By ROGER AMSDEN, for THE LACONIA DAILY SUN
LACONIA — The proposed Belknap County budget for 2017 projects that there will be $175,000 in income for the county from the operations of the county-owned Gunstock Mountain Resort. But there is no guarantee that the county will receive that money because a memorandum of understanding, which specified that amount of money going to the county, expired at the end of 2016 and has not yet been renewed.
Rep. Ray Howard (R-Alton), who has been representing the Belknap County Delegation in its discussions with the Gunstock Area Commission on a new MOU, told his fellow legislators in budget discussions earlier this month that there is no agreement at this time and recommended that revenue be left out of the budget.
Belknap County Commission Chairman Dave DeVoy (R-Sanbornton) said he felt that the revenue line should remain the budget and pointed out that the delegation would have a lot of leverage over the commission when it comes to them later this year seeking a line of credit to fund its start-up operations for the next ski season. Gunstock can only borrow money with county delegation approval.
Sean Sullivan, chairman of the the five-person board appointed by the delegation to oversee the operations of Gunstock, said that the commission is willing to negotiate the amount to be paid to the county but has made no offer yet and is waiting to get a firm number from the county delegation negotiators.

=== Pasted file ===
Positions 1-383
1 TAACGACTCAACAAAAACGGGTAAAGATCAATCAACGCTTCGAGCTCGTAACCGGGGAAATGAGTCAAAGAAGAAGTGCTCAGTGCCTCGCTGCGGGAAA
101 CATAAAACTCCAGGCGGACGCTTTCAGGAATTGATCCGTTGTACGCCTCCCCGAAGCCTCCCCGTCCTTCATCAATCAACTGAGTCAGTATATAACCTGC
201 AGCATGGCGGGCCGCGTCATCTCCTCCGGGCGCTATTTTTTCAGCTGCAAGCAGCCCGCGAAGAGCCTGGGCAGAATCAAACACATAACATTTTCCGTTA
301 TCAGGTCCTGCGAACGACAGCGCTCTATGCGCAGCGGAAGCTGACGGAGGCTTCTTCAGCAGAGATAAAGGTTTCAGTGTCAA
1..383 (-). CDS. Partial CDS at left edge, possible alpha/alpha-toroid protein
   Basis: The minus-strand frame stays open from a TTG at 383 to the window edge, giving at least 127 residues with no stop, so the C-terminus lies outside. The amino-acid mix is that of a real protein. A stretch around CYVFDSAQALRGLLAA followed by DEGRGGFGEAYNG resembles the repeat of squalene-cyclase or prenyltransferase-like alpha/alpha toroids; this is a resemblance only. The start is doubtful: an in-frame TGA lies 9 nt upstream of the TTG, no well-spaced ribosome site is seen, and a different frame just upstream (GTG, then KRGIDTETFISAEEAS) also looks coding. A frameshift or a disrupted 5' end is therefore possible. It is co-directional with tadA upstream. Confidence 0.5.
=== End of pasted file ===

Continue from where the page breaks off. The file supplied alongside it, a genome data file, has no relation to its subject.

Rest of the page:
"We're willing to talk, but we want to hear some specifics from the delegation. We're not going to negotiate with ourselves," said Sullivan. Former Commission Chairman John Morgenstern, who was replaced by Russ Dumais of Gilford in December, had said that the area needed to look at building up its operating fund and capital fund reserves before committing to any new level of funding.
The delegation, meanwhile, has seen members like former Rep. Brian Gallagher (R-Sanbornton) call on Gunstock to increase the amount paid to the county to a $400,000-to-$500,000-a-year level, based on recent improvements and additions to Gunstock's year-round offerings, which have increased profits realized from those operations.
Sullivan points out that Gunstock is looking to recover from a difficult ski season last winter in which the number of skier visits dropped by one-third and income dropped by $2.1 million, with about half of that loss experienced during the Christmas vacation period, normally Gunstock's busiest time of the entire ski season.
Last winter Gunstock was open for 93 days and had 117,648 skier visits, compared with being open 121 days in the winter of 2014-15 and hosting 181,090 skier visits. It was the poorest ski season in recent memory according to Greg Goddard, general manager of Gunstock
Net operating loss for the year was $954,145, compared with a net operating profit of $495,904 for the previous year. Total profit center revenue for all operations, including the summer months, was down from $11,210,774 to $8,824,561, with total operating expenses declining by over $900,000.
The 2017 budget adopted by the Gunstock Recreation Area Commission projects 170,000 skier visits this coming winter with $12.1 million in total revenues, including summer operations, and a net profit of $1.3 million from all operations.
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